LABOUR in Scotland is committed to cut down on the num- ber of public bodies.
Inmost policy areas it struggles to fulfil that pledge, but Wendy Alexander, the Lifelong Learning Minister, will make the statistics look better if she succeeds in reducing the number of organisations loosely linked to careers.
She intends (page seven) cutting their number from 80 to 22 by next year.
The instrument will be Careers Scotland, which is inten- ded to take over not just the 17 careers service companies but also, for example, education business partnerships. In other words where there was a multiplicity oflocal initiatives, there will be national direction and co-ordination. People u adults seeking a new career path as well as youngsters u will find it easier to negotiate the labyrinth of advice.
Ms Alexander's logic cannot be faulted, founded as it ison a report from the head of personnel at Royal Mail in Scot- land, a major employer. But guidance and careers teachers will wait a while before throwing their hats in the air.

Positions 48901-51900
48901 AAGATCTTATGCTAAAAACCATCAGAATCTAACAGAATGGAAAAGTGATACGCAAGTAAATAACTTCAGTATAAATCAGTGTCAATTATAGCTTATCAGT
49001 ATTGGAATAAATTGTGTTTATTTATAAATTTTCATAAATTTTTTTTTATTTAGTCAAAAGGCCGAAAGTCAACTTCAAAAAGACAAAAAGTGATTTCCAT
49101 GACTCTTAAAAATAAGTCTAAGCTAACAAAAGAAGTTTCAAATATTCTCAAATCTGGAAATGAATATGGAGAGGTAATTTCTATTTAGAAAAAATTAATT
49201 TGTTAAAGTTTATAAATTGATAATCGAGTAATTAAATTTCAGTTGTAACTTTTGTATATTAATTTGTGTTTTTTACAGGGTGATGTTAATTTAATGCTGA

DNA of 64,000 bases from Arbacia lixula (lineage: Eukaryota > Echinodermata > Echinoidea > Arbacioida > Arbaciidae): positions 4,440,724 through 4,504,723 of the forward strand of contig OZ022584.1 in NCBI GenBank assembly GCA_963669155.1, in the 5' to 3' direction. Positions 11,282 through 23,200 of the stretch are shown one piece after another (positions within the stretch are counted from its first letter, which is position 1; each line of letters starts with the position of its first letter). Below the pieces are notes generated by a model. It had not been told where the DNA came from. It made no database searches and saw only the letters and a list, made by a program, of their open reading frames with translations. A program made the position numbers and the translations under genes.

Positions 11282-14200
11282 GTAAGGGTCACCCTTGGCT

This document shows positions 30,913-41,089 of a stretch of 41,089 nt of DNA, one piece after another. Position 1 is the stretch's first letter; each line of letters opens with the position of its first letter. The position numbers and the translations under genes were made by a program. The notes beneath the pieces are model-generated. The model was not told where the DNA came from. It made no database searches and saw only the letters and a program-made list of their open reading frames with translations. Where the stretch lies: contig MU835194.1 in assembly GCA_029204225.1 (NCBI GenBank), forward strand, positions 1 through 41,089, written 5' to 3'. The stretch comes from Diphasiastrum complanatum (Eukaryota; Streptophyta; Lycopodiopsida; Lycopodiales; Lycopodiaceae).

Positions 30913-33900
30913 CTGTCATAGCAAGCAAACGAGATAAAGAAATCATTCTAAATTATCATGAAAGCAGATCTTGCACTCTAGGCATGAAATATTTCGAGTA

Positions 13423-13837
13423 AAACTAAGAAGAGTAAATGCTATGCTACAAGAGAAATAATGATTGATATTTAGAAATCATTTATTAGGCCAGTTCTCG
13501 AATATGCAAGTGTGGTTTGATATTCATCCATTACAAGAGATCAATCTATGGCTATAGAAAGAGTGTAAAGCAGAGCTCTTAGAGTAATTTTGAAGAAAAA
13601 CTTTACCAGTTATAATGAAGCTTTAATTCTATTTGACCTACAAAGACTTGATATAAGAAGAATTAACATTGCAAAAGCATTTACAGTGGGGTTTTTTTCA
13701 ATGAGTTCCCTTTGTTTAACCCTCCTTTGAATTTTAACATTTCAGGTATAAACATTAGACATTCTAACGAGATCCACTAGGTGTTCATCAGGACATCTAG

They, like the pupils they advise, would welcome greater clarity as to who provides what. But local knowledge and commit- ment must not be sacrificed.
Education business partnerships are a case in point. They work well where a group of employers and teachers share a goal. They can be over-dependent on the goodwill of one or two leaders who may move on. But if the co-operative con- cept is put into too much of a national strait-jacket, busy people may find their altruism draining away. The careers service in Scotland, though technically in the private sector, has escaped competitive tensions dogging it south of the bor- der. It will now be public but unbureaucratic.